keywords = "Chlorobi, Chloroflexi, Cyanobacteria, Genome sequencing, Heliobacteria, Metagenomics, Proteobacteria",
author = "Jason Raymond and Swingley, {Wesley D.}",
year = "2008",
month = "7",
doi = "10.1007/s11120-008-9308-z",
language = "English (US)",
volume = "97",
pages = "5--19",
journal = "Photosynthesis Research",
issn = "0166-8595",
publisher = "Springer Netherlands",
number = "1",

}

TY - JOUR

T1 - Phototroph genomics ten years on

AU - Raymond, Jason

AU - Swingley, Wesley D.

PY - 2008/7

Y1 - 2008/7

N2 - The onset of the genome era means different things to different people, but it is clear that this new age brings with it paradigm shifts that will forever affect biological research. Less clear is just how these shifts are changing the scope and scale of research. Are gigabases of raw data more useful than a single well-understood gene? Do we really need a full genome to understand the physiology of a single organism? The photosynthetic field is poised at the periphery of the bulk of genome sequencing work-understandably skewed toward health-related disciplines-and, as such, is subject to different motivations, limitations, and primary focus for each new genome. To understand some of these differences, we focus here on various indicators of the impact that genomics has had on the photosynthetic community, now a full decade since the publication of the first photosynthetic genome. Many useful indicators are indexed in public databases, providing pre- and post-genome sequence snapshots of changes in factors such as publication rate, number of proteins characterized, and sequenced genome coverage versus known diversity. As more genomes are sequenced and metagenomic projects begin to pour out billions of bases, it becomes crucial to understand how to harness this data in order to accumulate possible benefits and avoid possible pitfalls, especially as resources become increasingly directed toward natural environments governed by photosynthetic activity, ranging from hot springs to tropical forest ecosystems to the open ocean.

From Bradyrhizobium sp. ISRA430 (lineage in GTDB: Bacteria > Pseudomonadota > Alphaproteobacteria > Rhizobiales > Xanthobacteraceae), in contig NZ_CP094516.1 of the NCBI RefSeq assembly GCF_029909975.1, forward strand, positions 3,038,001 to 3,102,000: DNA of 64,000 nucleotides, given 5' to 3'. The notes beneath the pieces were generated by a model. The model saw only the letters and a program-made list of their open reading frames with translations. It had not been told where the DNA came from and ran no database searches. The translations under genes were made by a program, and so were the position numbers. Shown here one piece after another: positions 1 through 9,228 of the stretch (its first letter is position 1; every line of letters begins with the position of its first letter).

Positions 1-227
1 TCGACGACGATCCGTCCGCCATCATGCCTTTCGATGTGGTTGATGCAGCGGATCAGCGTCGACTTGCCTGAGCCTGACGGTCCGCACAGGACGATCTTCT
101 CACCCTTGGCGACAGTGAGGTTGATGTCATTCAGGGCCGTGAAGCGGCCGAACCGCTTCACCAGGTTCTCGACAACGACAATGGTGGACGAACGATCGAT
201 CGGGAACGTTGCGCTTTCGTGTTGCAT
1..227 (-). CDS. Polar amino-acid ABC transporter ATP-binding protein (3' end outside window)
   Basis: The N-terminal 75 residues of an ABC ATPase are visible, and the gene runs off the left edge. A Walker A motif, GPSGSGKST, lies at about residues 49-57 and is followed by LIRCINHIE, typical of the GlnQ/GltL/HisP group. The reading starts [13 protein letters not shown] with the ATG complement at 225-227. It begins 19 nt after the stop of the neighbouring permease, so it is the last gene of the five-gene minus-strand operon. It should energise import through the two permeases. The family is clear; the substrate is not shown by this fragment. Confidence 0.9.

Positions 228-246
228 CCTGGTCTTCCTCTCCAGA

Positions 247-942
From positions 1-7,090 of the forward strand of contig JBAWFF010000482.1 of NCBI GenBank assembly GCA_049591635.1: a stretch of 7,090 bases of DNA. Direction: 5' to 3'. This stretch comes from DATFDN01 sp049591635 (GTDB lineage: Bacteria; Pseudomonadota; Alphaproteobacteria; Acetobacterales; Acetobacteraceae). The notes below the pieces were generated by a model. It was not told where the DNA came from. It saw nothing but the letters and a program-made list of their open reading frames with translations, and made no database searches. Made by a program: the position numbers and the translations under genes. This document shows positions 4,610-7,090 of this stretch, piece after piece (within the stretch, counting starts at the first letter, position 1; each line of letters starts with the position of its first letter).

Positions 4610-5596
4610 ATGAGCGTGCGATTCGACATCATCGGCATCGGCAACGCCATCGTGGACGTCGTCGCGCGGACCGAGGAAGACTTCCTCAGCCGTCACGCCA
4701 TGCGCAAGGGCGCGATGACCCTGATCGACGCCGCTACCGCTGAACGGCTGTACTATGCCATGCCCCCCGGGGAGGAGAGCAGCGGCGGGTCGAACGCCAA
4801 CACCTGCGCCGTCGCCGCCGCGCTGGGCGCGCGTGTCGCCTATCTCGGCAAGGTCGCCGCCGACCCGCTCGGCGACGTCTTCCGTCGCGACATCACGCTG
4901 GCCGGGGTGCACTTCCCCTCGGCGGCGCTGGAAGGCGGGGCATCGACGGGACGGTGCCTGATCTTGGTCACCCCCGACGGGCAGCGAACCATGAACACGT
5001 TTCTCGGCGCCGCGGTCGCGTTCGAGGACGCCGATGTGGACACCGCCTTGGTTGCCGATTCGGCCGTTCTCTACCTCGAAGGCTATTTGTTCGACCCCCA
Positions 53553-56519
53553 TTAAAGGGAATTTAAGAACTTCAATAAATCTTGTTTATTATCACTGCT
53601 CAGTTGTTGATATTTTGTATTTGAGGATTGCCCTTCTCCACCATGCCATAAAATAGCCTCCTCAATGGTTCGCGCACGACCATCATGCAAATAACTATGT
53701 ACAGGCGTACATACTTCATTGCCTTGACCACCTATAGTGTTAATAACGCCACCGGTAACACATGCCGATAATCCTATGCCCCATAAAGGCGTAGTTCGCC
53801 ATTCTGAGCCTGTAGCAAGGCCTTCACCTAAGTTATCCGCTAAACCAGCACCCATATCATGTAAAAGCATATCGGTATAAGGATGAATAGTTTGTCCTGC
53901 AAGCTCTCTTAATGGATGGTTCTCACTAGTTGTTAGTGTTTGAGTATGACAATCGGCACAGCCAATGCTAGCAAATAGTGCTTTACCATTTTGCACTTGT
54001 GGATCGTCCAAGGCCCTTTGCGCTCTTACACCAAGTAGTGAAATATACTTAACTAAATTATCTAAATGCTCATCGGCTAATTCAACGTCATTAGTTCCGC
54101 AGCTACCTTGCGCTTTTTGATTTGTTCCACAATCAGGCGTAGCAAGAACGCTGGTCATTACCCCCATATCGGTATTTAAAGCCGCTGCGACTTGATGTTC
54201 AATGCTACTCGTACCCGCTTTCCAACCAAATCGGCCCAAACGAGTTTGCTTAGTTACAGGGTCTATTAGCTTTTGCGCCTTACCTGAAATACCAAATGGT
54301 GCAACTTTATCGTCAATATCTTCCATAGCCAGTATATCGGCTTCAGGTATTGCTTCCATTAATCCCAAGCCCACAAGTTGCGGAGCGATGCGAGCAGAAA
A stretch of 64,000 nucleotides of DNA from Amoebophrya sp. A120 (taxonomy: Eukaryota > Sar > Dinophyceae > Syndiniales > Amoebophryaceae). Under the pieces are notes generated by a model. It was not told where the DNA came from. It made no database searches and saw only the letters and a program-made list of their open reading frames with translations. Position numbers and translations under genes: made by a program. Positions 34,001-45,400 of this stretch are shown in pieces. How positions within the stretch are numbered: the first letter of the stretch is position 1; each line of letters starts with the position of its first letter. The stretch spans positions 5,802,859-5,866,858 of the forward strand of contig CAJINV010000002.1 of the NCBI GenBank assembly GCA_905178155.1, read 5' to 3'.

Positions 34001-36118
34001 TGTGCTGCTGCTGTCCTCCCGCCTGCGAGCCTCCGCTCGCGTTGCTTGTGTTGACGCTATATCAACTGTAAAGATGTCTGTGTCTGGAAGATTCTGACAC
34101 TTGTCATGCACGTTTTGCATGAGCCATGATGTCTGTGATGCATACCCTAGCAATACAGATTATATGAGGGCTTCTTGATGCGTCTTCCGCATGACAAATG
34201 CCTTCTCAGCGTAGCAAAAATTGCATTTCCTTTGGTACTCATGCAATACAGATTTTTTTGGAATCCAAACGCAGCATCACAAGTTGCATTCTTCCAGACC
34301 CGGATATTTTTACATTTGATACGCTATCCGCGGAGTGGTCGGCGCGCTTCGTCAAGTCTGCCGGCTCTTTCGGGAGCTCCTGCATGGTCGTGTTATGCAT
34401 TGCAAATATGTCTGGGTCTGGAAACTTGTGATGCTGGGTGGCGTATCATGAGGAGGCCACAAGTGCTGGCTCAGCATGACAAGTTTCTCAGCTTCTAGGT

AB - The onset of the genome era means different things to different people, but it is clear that this new age brings with it paradigm shifts that will forever affect biological research. Less clear is just how these shifts are changing the scope and scale of research. Are gigabases of raw data more useful than a single well-understood gene? Do we really need a full genome to understand the physiology of a single organism? The photosynthetic field is poised at the periphery of the bulk of genome sequencing work-understandably skewed toward health-related disciplines-and, as such, is subject to different motivations, limitations, and primary focus for each new genome. To understand some of these differences, we focus here on various indicators of the impact that genomics has had on the photosynthetic community, now a full decade since the publication of the first photosynthetic genome. Many useful indicators are indexed in public databases, providing pre- and post-genome sequence snapshots of changes in factors such as publication rate, number of proteins characterized, and sequenced genome coverage versus known diversity. As more genomes are sequenced and metagenomic projects begin to pour out billions of bases, it becomes crucial to understand how to harness this data in order to accumulate possible benefits and avoid possible pitfalls, especially as resources become increasingly directed toward natural environments governed by photosynthetic activity, ranging from hot springs to tropical forest ecosystems to the open ocean.

KW - Chlorobi

KW - Chloroflexi

KW - Cyanobacteria

KW - Genome sequencing

KW - Heliobacteria

KW - Metagenomics

KW - Proteobacteria

UR - http://www.scopus.com/inward/record.url?scp=48449090797&partnerID=8YFLogxK

UR - http://www.scopus.com/inward/citedby.url?scp=48449090797&partnerID=8YFLogxK

U2 - 10.1007/s11120-008-9308-z

DO - 10.1007/s11120-008-9308-z

M3 - Article

VL - 97

SP - 5

EP - 19

JO - Photosynthesis Research

JF - Photosynthesis Research

SN - 0166-8595

IS - 1

ER -